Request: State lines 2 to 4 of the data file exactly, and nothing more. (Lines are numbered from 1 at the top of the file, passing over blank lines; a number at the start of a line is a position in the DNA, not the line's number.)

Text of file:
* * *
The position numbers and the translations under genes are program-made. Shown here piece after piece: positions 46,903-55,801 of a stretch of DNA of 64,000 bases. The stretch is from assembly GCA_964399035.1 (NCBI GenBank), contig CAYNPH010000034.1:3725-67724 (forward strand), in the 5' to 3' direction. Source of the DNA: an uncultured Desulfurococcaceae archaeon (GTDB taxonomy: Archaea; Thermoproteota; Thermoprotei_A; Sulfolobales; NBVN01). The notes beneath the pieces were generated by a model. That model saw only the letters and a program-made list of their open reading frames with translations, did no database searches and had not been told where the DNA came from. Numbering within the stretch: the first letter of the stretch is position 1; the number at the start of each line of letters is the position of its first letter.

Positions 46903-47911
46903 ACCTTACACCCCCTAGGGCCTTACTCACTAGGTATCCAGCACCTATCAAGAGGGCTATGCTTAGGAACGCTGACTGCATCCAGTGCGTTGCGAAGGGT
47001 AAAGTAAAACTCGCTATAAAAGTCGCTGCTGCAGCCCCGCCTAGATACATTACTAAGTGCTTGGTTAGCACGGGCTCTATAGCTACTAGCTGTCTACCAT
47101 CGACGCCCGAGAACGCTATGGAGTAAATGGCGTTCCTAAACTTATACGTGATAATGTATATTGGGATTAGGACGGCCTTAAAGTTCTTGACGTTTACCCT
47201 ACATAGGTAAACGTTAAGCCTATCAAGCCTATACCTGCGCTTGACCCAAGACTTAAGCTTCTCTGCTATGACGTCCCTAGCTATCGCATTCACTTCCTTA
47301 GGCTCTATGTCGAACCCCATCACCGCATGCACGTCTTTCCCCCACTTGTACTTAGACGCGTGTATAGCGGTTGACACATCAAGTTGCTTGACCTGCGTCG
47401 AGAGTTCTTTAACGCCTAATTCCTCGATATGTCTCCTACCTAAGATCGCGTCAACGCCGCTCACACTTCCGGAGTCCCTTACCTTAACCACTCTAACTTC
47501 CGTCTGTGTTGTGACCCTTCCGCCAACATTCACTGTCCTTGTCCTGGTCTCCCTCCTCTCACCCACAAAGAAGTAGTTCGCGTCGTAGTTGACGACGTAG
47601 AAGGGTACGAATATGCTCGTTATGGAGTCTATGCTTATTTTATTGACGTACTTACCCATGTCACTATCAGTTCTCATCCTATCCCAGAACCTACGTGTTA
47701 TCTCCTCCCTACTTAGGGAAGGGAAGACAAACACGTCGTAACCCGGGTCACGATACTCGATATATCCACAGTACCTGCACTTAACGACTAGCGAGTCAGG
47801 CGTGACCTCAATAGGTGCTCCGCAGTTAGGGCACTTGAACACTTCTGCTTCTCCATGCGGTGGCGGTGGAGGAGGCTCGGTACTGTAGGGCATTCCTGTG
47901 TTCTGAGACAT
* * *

Positions 46903-47911
46903 ACCTTACACCCCCTAGGGCCTTACTCACTAGGTATCCAGCACCTATCAAGAGGGCTATGCTTAGGAACGCTGACTGCATCCAGTGCGTTGCGAAGGGT
47001 AAAGTAAAACTCGCTATAAAAGTCGCTGCTGCAGCCCCGCCTAGATACATTACTAAGTGCTTGGTTAGCACGGGCTCTATAGCTACTAGCTGTCTACCAT